IWD V1 03.2022 V4-01

International Women’s Day 2022 - #BreakTheBias

Today (Tuesday 8 March) is International Women’s Day. A day marked annually as an opportunity to celebrate, raise awareness and move towards gender equality. This year the theme is #BreakTheBias with a focus on the action needed to level the playing field.

In this blog, Allison Newell, Executive Director of Strategy, Business Development and Growth at the NHS Business Services Authority (NHSBSA), speaks about generational changes and how to enhance equality today to create a sustainable tomorrow.

How do we enhance equality today to create a sustainable tomorrow?

I am thrilled to have been asked by the NHSBSA Women’s Network, of which I am an active member, to contribute to the global International Women’s Day (IWD) movement.

IWD and its purpose is something I care deeply about and want to help with, as my mother and grandmothers, did for me and other women.  They did this by challenging stereotypes and being highly successful in roles that women had not been encouraged or supported to do so. I am so proud of them for how they stood up for themselves. All so that in time, women like us could do more if given more opportunities.

How might we ‘enhance equality today to create a sustainable tomorrow’?

 I have listed 10 things we need to do:

  1. We need to recognise the achievements and progress we have seen so far as valuable and a cause for celebration, but to assume this progress is enough would be a mistake.

  2. We need all of us to take up the baton for change willingly, and without the need for legislation.

  3. While International Women's Day activities escalate on 8 March, we need employers to maintain a deep and continuous focus on equality, diversity, and inclusion all year round for women.

  4. We need organisations worldwide to have progressive policies, practices, benefits, and support mechanisms so women's careers can thrive and ensure workplaces offer appealing job opportunities while celebrating women.

  5. We need to note all the energy and effort that has gone into the gender diversity agenda so far. By this I mean, diversity of gender, diversity of thought, diversity of voice, diversity of culture, diversity of perspective, diversity of life experience and more, much more. This has opened the eyes of leaders and people across the globe to the value of what women bring. We need to use this now to create a sustainable tomorrow.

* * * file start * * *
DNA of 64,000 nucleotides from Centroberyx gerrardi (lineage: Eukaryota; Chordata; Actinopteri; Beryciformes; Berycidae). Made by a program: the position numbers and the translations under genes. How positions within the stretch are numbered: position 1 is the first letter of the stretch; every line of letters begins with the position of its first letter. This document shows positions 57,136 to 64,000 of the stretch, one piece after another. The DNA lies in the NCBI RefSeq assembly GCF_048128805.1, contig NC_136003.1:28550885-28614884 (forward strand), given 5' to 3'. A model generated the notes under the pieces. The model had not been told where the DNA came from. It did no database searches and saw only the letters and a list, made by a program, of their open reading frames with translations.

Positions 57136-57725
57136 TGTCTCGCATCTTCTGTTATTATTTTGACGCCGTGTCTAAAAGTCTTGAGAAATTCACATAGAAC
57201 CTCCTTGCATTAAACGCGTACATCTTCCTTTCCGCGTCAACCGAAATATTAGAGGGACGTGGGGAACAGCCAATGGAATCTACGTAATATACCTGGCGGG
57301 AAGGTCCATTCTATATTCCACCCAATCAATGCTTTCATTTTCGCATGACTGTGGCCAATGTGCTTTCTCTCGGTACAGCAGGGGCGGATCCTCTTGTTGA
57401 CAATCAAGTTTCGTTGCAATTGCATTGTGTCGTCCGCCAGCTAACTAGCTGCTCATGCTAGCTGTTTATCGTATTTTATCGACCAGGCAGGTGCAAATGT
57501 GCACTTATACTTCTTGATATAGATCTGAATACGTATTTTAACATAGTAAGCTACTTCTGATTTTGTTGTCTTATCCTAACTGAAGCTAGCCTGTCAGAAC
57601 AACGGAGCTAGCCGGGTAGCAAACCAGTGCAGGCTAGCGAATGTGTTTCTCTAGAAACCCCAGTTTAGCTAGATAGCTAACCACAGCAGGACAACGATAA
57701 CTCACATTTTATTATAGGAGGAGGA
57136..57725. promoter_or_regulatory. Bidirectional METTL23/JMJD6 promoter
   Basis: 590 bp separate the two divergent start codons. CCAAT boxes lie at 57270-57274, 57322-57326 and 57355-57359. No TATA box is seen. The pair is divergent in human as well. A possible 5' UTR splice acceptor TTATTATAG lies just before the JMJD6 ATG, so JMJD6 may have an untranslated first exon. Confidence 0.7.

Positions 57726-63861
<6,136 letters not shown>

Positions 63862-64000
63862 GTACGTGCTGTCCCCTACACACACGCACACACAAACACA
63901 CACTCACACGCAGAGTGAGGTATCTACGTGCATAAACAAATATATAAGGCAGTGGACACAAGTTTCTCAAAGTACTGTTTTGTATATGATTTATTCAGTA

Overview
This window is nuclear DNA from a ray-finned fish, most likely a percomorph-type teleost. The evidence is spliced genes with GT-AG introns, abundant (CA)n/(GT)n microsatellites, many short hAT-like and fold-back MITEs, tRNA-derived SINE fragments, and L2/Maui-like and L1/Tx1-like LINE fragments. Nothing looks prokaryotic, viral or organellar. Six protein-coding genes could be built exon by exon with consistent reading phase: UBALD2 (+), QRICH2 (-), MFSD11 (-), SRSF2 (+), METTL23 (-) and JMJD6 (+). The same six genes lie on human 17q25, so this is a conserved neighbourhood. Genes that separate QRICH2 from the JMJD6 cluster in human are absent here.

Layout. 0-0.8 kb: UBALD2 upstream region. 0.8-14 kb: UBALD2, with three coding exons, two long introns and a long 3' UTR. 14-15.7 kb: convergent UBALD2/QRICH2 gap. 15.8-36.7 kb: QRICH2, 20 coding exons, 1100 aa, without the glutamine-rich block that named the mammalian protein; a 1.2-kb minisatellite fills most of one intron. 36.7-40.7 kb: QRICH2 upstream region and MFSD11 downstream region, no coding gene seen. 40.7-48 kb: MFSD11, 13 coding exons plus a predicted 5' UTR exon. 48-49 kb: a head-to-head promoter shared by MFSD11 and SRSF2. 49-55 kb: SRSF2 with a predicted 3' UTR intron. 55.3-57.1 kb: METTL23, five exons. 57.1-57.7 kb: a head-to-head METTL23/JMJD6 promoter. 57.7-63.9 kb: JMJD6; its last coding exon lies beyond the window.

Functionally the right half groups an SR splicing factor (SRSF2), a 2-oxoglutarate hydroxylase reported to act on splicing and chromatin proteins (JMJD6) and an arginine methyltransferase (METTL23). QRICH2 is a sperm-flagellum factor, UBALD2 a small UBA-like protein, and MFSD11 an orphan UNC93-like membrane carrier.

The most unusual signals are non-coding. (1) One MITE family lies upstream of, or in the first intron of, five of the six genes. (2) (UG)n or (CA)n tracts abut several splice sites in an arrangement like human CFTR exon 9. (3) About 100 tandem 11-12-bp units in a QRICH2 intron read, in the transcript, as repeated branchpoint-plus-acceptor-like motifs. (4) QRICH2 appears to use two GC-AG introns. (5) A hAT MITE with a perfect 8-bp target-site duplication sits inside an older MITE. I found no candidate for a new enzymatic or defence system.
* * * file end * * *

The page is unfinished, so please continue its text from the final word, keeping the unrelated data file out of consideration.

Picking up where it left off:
6. While we know the benefits of diverse teams, I am encouraged by the progress made in the past decade. We are still a long way from seeing gender parity at leadership levels. We need to continue to ensure women have more opportunities today, so they are ready for tomorrow.

  7.  As we move into the new phases of work, the progress we have made must be seen as ‘fuel in the tank’ for the next big push in creating a sustainable tomorrow. The targets we set out today will bring clarity to future goals. We need to share best practices, agitate or change where needed, and let the data and evidence speak for itself.

  8. We need greater focus on the cultural factors that can hamper the retention and promotion of women employees included today.

  9. Focus on the welfare, wellbeing, and safety of our colleagues must continue to be a priority. I am surrounded by amazing women who go above and beyond every day. These women are at the heart of the NHSBSA and we’re lucky to have them. We should let them know today.

  10. The global pipeline of capable women has never been stronger, nor has the appetite for change been healthier. Most of the challenges are known ones and reported in many research reports. We need to act on the findings today to attract, retain and create a sustainable future.

As the world looks to its recovery in the post-pandemic world today, we need to consider that the challenges for tomorrow might be different and arguably harder. As we adapt to a new way of working in a post-pandemic world, it is important that there is a well-executed approach to supporting women as they adapt to the reality of different working models and what this could mean for women’s progression. It’s important that vigilance and data can form evidence that can help us continue to identify how changes like these could affect women in the future, and how we can use this.


What would I like to see celebrated on International Women’s Day in the future?

Ensuring women play a full and equal part in rebuilding the economy is incentive enough for me to continue the work of the last century and decade.

Wouldn’t it be brilliant to have been part of ensuring the following IWD statements written today are realised tomorrow:

  • Imagine a gender-equal world.
  • A world free of bias, stereotypes, and discrimination.
  • A world that is diverse, equitable, and inclusive.
  • A world where difference is valued and celebrated.

Together, please can we help ‘break the bias’. Cross your arms to show solidarity.